The modern football ground is almost entirely a product of the Hillsborough disaster, because that’s what it took for the public to demand action and the authorities to take it.
But why were the fences there at all? The second factor was the violence that had crept into British fandom over the same two decades. At the time of Hillsborough English clubs were ending the fourth year of a ban from European football after the riot (by Liverpool fans, as it happens, but they could have belonged to almost any club) at the Heysel stadium in 1985 which led to the deaths of 39 supporters. When I went to Spurs matches in the 1970s and 1980s there was usually some “aggro” and almost always the chanted threat to visiting fans that they would get their “f***ing heads kicked in”. And although most fans had nothing to do with the hooliganism, there was, I am ashamed to say, a toleration of one’s own violent fringe. Drunkenness was a common problem. In those days, however, going to matches was about the only way a football lover could see the sport.
On the day of the tragedy there was no defibrillator on the site
The third factor followed partly on from the above. By 1989 the English football fan was pronounced, as a breed, to be scum. A presumption of guilt was made by politicians, authorities, the press and by many ordinary people. So fans — all fans — became, by default, a disliked and even pathologised group. Consequently their comfort, their conditions, their civil liberties even, were regarded as moot. They could be herded, coerced, smacked about a bit sometimes, and anything could be believed about them. And then, when the bodies came to be identified, it was discovered that they were just people after all. Dads, daughters, lovers, sons.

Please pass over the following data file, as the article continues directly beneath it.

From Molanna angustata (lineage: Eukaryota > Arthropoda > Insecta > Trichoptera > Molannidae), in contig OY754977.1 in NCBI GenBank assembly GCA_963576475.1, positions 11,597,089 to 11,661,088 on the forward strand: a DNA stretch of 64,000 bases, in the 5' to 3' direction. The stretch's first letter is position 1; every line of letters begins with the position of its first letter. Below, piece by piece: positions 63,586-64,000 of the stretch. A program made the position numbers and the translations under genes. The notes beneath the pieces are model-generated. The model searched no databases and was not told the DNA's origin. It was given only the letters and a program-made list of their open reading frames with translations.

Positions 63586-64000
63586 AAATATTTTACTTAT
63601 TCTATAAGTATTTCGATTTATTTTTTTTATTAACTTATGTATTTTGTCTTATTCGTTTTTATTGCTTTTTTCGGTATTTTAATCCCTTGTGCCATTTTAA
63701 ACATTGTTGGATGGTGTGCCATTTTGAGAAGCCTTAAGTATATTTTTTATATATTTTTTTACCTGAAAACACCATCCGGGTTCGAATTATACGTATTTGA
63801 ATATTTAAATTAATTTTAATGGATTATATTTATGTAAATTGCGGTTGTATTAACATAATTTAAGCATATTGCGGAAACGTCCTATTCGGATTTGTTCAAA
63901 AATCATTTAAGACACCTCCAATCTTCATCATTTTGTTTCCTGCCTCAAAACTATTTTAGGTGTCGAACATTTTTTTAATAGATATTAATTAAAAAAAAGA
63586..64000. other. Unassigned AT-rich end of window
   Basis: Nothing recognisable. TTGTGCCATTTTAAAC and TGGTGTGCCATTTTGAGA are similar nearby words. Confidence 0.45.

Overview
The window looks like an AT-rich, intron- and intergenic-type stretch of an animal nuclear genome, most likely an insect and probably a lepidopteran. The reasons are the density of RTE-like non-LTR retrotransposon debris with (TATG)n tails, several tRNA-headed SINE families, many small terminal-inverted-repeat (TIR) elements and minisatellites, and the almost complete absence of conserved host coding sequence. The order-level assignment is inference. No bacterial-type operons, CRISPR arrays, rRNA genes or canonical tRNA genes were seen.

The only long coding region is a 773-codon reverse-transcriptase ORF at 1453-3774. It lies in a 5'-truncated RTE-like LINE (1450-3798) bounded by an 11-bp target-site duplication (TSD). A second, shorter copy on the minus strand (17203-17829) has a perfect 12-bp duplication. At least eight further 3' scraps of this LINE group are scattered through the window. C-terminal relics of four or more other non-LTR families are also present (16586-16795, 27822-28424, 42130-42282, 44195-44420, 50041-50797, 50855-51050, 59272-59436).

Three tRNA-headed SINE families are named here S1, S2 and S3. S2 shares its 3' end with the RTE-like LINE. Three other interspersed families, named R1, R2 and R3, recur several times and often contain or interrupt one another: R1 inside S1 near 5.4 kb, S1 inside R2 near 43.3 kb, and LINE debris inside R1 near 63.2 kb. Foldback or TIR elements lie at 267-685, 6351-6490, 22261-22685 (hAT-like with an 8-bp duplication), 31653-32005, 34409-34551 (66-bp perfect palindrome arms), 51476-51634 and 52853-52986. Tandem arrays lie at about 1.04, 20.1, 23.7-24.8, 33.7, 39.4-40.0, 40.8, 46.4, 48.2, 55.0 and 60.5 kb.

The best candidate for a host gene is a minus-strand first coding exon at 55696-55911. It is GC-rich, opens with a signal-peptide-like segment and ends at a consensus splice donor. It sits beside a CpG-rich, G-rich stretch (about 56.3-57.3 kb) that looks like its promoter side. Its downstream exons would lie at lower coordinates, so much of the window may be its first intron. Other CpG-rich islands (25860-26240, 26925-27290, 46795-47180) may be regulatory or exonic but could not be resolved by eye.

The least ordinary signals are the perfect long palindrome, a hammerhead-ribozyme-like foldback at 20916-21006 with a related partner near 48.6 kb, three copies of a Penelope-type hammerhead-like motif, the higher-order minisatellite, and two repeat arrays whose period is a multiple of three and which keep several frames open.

And fourth, Hillsborough helped to uncover just how unaccountable and defensive many of our public servants had become. Living, as a friend put it to me yesterday, “in a different, opaque, arrogant world of their own”. This was an era when the public served the public servant. And when things went wrong they fell back on lies and back-covering.
In the planning for Hillsborough Duckenfield may have exemplified some of these tendencies. But he was a creature of his time, not of this one. It is easy for us to forget, as we did years after 9/11, what the common thought was at the time. In the immediate aftermath of the Twin Towers atrocity we wanted the spooks to do everything they could to stop such attacks, and never mind how they went about it. When the world somehow carried on we rediscovered our scruples and hung our protectors and their extreme rendition tactics out to dry.
Right now a similar set of factors may be incubating another disaster akin to Hillsborough. It’ll be one part neglect and false parsimony, one part turning a deaf ear to the inconvenient, one part prejudice about a group (Muslims, Zionists, migrants), and one part deflecting blame. The true memorial to the victims of Hillsborough and all other tragedies lies in anticipating and erasing the conditions that allow them to take place and not in satisfying ourselves with scapegoats.
Twigg slams 'fools' representing South Yorkshire Police for putting families through 'torture'